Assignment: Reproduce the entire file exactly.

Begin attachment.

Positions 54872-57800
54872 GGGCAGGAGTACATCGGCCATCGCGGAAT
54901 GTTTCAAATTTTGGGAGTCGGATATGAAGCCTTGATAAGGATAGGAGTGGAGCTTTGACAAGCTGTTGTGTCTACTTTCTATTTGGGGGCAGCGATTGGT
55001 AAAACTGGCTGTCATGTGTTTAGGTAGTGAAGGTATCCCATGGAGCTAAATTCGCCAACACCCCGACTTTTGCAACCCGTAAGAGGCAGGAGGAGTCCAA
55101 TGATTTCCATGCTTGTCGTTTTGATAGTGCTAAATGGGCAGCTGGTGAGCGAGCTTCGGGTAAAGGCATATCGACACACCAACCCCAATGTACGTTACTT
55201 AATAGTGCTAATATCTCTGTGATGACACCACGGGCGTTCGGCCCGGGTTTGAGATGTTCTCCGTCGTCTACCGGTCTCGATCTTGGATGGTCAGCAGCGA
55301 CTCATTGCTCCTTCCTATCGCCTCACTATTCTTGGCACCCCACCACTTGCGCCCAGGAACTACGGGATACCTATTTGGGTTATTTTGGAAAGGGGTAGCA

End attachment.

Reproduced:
Positions 54872-57800
54872 GGGCAGGAGTACATCGGCCATCGCGGAAT
54901 GTTTCAAATTTTGGGAGTCGGATATGAAGCCTTGATAAGGATAGGAGTGGAGCTTTGACAAGCTGTTGTGTCTACTTTCTATTTGGGGGCAGCGATTGGT
55001 AAAACTGGCTGTCATGTGTTTAGGTAGTGAAGGTATCCCATGGAGCTAAATTCGCCAACACCCCGACTTTTGCAACCCGTAAGAGGCAGGAGGAGTCCAA
55101 TGATTTCCATGCTTGTCGTTTTGATAGTGCTAAATGGGCAGCTGGTGAGCGAGCTTCGGGTAAAGGCATATCGACACACCAACCCCAATGTACGTTACTT
55201 AATAGTGCTAATATCTCTGTGATGACACCACGGGCGTTCGGCCCGGGTTTGAGATGTTCTCCGTCGTCTACCGGTCTCGATCTTGGATGGTCAGCAGCGA
55301 CTCATTGCTCCTTCCTATCGCCTCACTATTCTTGGCACCCCACCACTTGCGCCCAGGAACTACGGGATACCTATTTGGGTTATTTTGGAAAGGGGTAGCA